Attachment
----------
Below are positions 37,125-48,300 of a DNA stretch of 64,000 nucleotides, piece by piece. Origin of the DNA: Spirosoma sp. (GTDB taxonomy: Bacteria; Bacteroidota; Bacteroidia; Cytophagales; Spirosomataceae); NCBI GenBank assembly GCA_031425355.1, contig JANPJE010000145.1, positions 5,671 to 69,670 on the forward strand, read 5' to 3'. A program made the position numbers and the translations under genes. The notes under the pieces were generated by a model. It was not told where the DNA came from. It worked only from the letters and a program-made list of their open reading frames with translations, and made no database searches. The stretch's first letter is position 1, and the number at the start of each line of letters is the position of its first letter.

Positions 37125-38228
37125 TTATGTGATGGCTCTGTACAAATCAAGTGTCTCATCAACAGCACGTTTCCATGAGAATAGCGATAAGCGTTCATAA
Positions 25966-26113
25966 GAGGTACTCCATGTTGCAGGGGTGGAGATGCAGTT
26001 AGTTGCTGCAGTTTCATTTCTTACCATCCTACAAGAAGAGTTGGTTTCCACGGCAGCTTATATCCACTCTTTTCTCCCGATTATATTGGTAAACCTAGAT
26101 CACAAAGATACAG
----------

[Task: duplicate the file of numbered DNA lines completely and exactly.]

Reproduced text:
Below are positions 37,125-48,300 of a DNA stretch of 64,000 nucleotides, piece by piece. Origin of the DNA: Spirosoma sp. (GTDB taxonomy: Bacteria; Bacteroidota; Bacteroidia; Cytophagales; Spirosomataceae); NCBI GenBank assembly GCA_031425355.1, contig JANPJE010000145.1, positions 5,671 to 69,670 on the forward strand, read 5' to 3'. A program made the position numbers and the translations under genes. The notes under the pieces were generated by a model. It was not told where the DNA came from. It worked only from the letters and a program-made list of their open reading frames with translations, and made no database searches. The stretch's first letter is position 1, and the number at the start of each line of letters is the position of its first letter.

Positions 37125-38228
37125 TTATGTGATGGCTCTGTACAAATCAAGTGTCTCATCAACAGCACGTTTCCATGAGAATAGCGATAAGCGTTCATAA
Positions 25966-26113
25966 GAGGTACTCCATGTTGCAGGGGTGGAGATGCAGTT
26001 AGTTGCTGCAGTTTCATTTCTTACCATCCTACAAGAAGAGTTGGTTTCCACGGCAGCTTATATCCACTCTTTTCTCCCGATTATATTGGTAAACCTAGAT
26101 CACAAAGATACAG